Islam needs a reformation. But at present, it's true to say that
the real word of God in Islam is that if you change your religion,
you should die for it.
Isn't that also the case in the Bible?
Don't we see similar edicts and punishments for apostasy?
Yes. There's nothing worse than the first
books of the Hebrew bible: Leviticus and Deuteronomy and Exodus,
these are the most barbaric, most totalitarian, most Taliban-like
documents we can find. But there are a few loopholes, and these
loopholes don't exist in Islam, to my knowledge. One loophole
for Christians is that most Christians think that Jesus brought
us the doctrine of grace, and therefore you don't have to follow
the law. While it's true that there are other moments in the New
Testament when Jesus can be read as saying that you have to fulfill
every "jot and tittle" of the law (this is in Matthew)-
and therefore you can get a rationale for killing people for adultery
out of the New Testament-most Christians, most of the time, don't
see it that way.
The Bible is a fundamentally self-contradictory
document. You can cherry-pick it in a way that you really can't
the Koran, even though there are a few lines in the Koran that
say, "Allah does not love aggressors"-if you hew to
just those few lines, you can say things like, "Osama Bin
Laden is distorting the true teachings of a peaceful religion."
But the basic fact is that Osama Bin Laden is giving a very plausible
reading of Islam. You have to split hairs to find a basis for
what we would recognize as real moderation in Islam.
Then by that logic, why aren't we worried
that Jews, for instance, who aren't necessarily following Jesus'
doctrine of grace, why aren't we worried that they are also directed
to kill for apostasy? Why are we only so focused on the Muslims
when the edicts are the same in both books?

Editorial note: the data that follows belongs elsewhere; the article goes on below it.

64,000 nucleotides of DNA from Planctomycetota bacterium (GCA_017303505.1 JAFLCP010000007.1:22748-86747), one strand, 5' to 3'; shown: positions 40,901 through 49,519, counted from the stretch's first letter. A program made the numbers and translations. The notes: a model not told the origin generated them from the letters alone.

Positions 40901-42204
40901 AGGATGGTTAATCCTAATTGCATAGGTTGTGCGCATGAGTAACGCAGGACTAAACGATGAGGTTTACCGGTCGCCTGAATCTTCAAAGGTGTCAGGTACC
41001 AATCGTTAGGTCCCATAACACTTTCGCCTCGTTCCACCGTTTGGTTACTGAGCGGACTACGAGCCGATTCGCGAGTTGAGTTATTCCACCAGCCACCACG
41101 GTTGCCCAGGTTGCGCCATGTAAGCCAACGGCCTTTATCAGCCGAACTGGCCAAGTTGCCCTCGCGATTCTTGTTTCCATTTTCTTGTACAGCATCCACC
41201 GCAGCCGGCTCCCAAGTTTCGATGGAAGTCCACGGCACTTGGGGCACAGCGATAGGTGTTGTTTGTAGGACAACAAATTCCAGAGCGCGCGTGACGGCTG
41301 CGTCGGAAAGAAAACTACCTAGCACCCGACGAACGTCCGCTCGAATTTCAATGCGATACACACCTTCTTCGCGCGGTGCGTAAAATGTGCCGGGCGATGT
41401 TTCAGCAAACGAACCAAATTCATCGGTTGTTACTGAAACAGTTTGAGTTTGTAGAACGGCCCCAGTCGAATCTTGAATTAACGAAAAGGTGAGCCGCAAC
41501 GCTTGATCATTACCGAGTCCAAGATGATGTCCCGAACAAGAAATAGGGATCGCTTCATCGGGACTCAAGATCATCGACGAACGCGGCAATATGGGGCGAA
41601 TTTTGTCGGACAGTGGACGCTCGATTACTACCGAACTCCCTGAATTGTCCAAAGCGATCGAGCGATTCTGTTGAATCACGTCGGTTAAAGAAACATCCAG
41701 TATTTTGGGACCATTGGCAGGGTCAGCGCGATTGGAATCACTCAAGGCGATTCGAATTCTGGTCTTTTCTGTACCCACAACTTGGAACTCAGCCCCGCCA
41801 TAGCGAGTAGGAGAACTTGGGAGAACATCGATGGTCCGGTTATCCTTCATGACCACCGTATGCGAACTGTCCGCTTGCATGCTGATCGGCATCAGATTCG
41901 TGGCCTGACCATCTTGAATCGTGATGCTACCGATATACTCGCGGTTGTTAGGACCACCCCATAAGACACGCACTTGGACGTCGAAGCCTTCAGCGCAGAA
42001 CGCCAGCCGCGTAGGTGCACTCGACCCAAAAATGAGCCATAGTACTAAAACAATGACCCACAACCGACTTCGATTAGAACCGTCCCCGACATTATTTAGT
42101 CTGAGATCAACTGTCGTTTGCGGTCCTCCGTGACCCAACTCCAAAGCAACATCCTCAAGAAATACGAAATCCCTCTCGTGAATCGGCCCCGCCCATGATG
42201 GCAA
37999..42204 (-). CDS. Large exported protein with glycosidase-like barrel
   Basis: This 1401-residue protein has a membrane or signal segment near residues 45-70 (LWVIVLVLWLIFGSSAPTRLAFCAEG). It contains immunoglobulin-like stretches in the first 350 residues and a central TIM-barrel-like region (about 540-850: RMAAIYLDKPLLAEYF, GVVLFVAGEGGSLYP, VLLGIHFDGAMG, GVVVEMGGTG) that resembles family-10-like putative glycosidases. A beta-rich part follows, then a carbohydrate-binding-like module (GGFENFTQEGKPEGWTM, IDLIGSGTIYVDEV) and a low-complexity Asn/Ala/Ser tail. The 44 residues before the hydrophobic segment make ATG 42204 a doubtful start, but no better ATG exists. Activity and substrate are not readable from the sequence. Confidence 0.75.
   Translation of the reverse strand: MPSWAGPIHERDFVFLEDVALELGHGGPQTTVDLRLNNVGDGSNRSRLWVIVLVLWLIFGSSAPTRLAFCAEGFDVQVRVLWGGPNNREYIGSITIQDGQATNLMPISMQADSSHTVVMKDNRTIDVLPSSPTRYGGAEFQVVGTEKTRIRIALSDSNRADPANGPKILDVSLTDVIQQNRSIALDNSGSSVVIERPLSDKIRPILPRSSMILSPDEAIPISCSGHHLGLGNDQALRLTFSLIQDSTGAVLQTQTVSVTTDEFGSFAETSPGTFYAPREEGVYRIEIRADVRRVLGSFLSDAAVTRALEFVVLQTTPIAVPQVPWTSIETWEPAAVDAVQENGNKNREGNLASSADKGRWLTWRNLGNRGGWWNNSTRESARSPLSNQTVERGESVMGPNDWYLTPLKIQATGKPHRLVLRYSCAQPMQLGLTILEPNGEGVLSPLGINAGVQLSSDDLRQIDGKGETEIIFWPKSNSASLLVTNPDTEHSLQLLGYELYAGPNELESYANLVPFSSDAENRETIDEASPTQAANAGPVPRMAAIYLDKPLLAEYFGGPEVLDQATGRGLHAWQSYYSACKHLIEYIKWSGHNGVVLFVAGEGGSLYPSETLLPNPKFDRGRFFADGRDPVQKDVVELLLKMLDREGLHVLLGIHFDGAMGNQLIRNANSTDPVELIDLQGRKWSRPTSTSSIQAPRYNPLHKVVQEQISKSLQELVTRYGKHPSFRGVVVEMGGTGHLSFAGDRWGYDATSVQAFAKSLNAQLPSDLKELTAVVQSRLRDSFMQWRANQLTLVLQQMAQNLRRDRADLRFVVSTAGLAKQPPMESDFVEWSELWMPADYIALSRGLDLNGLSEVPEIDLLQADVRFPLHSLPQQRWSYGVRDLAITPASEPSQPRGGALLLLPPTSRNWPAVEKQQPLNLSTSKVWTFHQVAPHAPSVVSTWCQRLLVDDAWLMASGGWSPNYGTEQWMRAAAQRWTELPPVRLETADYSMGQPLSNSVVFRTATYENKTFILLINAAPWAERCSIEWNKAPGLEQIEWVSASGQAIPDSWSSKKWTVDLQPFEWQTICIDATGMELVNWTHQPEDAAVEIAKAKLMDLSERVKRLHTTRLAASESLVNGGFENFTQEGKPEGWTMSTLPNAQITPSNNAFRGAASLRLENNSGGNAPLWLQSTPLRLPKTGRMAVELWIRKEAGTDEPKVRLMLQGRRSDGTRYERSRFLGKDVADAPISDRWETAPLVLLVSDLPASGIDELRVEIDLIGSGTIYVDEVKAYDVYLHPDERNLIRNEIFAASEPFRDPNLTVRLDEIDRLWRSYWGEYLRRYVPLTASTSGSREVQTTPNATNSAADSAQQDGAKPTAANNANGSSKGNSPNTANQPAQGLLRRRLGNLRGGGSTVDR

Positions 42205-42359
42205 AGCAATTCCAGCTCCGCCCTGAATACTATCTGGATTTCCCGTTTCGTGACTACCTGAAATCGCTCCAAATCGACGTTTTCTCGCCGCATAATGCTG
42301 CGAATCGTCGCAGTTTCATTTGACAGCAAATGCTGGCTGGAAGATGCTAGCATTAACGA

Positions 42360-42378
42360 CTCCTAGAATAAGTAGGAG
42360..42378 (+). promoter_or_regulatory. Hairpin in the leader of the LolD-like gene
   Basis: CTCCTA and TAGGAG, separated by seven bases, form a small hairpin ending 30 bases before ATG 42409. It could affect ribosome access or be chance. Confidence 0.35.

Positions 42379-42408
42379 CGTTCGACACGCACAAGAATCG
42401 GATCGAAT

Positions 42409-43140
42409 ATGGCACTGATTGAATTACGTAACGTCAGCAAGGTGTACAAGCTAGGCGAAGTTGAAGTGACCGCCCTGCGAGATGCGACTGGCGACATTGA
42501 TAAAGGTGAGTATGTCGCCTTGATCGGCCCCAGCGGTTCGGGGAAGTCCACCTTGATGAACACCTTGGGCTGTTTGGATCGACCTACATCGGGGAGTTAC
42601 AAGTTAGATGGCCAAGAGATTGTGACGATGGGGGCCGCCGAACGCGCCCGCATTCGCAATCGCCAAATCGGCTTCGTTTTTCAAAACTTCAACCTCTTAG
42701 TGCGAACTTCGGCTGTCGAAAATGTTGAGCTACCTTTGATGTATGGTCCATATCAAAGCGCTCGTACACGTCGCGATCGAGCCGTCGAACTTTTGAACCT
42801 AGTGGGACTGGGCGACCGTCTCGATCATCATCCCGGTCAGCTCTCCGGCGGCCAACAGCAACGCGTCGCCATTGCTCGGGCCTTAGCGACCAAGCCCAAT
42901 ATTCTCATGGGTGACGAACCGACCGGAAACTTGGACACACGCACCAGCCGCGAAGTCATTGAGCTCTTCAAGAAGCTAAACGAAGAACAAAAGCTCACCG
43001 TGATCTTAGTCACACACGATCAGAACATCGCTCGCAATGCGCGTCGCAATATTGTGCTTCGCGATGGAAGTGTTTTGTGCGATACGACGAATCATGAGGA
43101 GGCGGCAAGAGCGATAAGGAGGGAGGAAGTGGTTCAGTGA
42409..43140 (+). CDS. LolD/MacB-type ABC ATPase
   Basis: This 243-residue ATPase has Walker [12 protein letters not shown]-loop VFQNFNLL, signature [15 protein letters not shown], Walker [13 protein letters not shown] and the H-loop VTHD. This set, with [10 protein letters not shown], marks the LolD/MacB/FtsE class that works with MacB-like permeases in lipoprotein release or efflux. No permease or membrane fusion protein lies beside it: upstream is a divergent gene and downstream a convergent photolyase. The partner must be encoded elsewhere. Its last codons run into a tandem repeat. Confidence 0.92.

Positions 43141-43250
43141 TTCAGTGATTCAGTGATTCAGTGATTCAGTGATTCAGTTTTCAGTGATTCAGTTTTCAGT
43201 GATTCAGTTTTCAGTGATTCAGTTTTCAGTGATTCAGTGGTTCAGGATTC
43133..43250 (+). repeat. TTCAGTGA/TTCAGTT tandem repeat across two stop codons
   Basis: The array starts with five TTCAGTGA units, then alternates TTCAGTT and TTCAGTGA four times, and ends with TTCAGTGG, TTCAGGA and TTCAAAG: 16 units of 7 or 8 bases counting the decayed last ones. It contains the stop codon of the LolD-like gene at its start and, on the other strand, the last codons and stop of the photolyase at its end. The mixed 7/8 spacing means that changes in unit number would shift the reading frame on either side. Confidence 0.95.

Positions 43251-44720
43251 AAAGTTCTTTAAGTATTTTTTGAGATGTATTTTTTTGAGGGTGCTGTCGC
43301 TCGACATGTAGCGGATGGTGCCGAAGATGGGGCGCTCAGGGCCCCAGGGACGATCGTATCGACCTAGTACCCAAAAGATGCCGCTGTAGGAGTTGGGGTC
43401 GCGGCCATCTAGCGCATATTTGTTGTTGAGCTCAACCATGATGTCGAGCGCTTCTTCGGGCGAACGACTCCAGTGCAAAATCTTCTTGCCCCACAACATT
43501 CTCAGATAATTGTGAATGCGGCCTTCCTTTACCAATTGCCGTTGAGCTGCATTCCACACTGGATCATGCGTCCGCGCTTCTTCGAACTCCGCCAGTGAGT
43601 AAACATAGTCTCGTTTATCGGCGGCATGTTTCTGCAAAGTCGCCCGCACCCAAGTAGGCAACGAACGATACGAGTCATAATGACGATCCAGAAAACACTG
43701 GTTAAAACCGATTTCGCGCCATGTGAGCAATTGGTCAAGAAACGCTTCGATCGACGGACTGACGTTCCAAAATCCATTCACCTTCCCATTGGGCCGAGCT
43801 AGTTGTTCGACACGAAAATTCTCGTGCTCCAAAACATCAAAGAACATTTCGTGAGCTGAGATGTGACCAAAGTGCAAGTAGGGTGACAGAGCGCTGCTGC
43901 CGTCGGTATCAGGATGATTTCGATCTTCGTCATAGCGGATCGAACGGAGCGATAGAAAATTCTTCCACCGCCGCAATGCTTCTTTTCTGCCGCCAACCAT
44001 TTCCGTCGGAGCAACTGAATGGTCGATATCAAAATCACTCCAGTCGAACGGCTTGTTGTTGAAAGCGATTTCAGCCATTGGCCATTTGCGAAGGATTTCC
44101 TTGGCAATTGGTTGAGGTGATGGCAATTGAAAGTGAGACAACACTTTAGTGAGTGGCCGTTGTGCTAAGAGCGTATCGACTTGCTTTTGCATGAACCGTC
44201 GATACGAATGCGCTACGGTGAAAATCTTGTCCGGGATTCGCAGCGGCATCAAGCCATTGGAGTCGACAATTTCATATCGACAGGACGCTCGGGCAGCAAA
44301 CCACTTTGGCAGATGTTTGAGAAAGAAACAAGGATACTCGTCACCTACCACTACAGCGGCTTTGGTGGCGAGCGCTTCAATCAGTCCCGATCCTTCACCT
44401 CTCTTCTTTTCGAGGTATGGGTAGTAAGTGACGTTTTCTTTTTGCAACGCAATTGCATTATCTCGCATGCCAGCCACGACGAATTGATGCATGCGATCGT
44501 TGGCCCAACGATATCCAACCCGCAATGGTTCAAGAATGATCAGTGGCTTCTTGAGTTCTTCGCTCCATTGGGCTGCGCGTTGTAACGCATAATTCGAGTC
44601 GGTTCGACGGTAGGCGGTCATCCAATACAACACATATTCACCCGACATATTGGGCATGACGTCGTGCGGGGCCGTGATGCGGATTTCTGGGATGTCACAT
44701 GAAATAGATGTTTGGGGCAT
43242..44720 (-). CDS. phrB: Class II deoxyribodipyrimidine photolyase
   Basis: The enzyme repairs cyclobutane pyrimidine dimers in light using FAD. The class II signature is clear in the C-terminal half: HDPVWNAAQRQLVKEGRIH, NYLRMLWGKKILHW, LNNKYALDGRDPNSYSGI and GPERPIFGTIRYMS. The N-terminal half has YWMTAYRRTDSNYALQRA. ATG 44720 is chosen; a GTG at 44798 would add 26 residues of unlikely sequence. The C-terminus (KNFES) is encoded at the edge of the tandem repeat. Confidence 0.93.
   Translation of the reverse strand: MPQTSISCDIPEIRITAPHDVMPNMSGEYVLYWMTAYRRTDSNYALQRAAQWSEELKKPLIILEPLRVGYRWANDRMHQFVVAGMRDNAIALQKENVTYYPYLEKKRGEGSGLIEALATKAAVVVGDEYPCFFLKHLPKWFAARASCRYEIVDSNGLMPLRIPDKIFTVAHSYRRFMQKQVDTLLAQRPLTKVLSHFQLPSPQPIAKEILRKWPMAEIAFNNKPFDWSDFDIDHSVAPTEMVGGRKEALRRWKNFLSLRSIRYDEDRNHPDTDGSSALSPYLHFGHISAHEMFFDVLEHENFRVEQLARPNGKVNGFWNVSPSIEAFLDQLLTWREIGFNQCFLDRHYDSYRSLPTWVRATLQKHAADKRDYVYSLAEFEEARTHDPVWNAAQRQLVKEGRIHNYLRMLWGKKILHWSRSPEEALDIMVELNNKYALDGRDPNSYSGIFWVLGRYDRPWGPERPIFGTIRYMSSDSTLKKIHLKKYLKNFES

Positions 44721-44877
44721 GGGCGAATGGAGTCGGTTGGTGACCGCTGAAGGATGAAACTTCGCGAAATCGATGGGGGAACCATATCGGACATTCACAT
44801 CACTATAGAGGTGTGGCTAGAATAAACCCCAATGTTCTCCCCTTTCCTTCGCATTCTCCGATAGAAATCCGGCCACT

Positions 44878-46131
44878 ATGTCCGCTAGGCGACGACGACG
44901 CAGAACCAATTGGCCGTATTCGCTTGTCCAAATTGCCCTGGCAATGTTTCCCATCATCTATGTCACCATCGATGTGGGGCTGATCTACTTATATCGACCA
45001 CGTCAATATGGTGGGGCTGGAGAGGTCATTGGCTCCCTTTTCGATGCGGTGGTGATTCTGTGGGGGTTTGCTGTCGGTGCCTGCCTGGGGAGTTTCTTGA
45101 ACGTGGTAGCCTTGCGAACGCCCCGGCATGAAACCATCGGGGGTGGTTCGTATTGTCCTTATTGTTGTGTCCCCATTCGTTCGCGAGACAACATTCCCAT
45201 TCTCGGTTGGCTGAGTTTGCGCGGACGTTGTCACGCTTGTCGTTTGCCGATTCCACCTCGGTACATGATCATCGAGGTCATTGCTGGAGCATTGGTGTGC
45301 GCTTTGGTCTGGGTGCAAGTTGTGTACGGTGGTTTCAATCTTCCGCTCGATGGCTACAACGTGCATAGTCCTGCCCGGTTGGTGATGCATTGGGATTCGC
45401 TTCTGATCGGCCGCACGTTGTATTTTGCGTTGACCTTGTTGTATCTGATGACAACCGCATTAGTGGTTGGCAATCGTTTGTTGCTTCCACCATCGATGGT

Again, the details really matter. It really
matters what people specifically believe. And with Jews, you don't
have this idea of martyrdom, you don't have this explicit promise
of paradise, the after-death state is not spelled out with any
kind of specificity in Judaism, and Judaism is very much a religion
of this world. Also, the Jews are massively outnumbered. There
are something like 15 million Jews on the planet, and they have
tended to be the most beleaguered population historically, so
they have not been in a position to demand that people observe
their law and to threaten death to infidels.
But is it really your position that were
they in the majority, they would follow edicts of killing heretics
in the same way that Muslims seem to in higher numbers?
This is an interesting question. If you
had an Orthodox Judaism that was truly ascendant, then it would
be problematic. The Jewish settlers are really deranged by their
theology, and I would argue that they are some of the most dangerous
and irresponsible people on earth right now. If anyone is going
to push us to a third world war, it's going to be Jewish settlers
doing something stupid like tearing down the Dome of the Rock,
or fighting to the death to assert their claims on the West Bank.
This expression of Judaism is problematical, without a doubt.
But the eschatology of Judaism is rather specific, and they're
waiting for their messiah to come back, for the temple to be re-built,
and for the Sanhedrin to be reconvened. If you asked them what
they will do once all this happens, what law will we need to live
by when the messiah comes back, I think you'll find the Orthodox
Jews will be open-minded about killing people for adultery or